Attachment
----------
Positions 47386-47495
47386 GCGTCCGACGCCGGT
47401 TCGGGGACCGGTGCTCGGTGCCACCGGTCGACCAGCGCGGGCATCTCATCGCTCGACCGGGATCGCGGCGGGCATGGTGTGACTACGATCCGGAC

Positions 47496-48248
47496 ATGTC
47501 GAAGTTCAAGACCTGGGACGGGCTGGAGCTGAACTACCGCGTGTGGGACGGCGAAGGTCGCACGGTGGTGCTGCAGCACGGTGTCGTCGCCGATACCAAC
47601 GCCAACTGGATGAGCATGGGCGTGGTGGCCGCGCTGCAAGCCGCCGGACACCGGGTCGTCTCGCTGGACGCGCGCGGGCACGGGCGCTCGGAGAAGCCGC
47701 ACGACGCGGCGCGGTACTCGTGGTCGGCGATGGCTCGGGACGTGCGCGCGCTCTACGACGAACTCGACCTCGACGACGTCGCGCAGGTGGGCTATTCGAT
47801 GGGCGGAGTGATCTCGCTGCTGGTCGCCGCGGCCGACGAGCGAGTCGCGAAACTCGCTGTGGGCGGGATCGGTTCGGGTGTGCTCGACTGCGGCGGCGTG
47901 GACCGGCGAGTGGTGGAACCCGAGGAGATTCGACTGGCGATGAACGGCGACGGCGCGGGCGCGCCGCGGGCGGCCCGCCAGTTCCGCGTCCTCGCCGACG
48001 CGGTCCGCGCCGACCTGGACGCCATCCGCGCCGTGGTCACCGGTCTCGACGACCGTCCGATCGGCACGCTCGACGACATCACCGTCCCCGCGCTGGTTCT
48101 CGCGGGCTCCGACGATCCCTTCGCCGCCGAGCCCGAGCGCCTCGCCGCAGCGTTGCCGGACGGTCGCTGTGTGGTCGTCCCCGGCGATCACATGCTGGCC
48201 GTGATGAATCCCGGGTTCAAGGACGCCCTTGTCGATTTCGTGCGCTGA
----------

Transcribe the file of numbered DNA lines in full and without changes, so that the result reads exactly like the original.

Positions 47386-47495
47386 GCGTCCGACGCCGGT
47401 TCGGGGACCGGTGCTCGGTGCCACCGGTCGACCAGCGCGGGCATCTCATCGCTCGACCGGGATCGCGGCGGGCATGGTGTGACTACGATCCGGAC

Positions 47496-48248
47496 ATGTC
47501 GAAGTTCAAGACCTGGGACGGGCTGGAGCTGAACTACCGCGTGTGGGACGGCGAAGGTCGCACGGTGGTGCTGCAGCACGGTGTCGTCGCCGATACCAAC
47601 GCCAACTGGATGAGCATGGGCGTGGTGGCCGCGCTGCAAGCCGCCGGACACCGGGTCGTCTCGCTGGACGCGCGCGGGCACGGGCGCTCGGAGAAGCCGC
47701 ACGACGCGGCGCGGTACTCGTGGTCGGCGATGGCTCGGGACGTGCGCGCGCTCTACGACGAACTCGACCTCGACGACGTCGCGCAGGTGGGCTATTCGAT
47801 GGGCGGAGTGATCTCGCTGCTGGTCGCCGCGGCCGACGAGCGAGTCGCGAAACTCGCTGTGGGCGGGATCGGTTCGGGTGTGCTCGACTGCGGCGGCGTG
47901 GACCGGCGAGTGGTGGAACCCGAGGAGATTCGACTGGCGATGAACGGCGACGGCGCGGGCGCGCCGCGGGCGGCCCGCCAGTTCCGCGTCCTCGCCGACG
48001 CGGTCCGCGCCGACCTGGACGCCATCCGCGCCGTGGTCACCGGTCTCGACGACCGTCCGATCGGCACGCTCGACGACATCACCGTCCCCGCGCTGGTTCT
48101 CGCGGGCTCCGACGATCCCTTCGCCGCCGAGCCCGAGCGCCTCGCCGCAGCGTTGCCGGACGGTCGCTGTGTGGTCGTCCCCGGCGATCACATGCTGGCC
48201 GTGATGAATCCCGGGTTCAAGGACGCCCTTGTCGATTTCGTGCGCTGA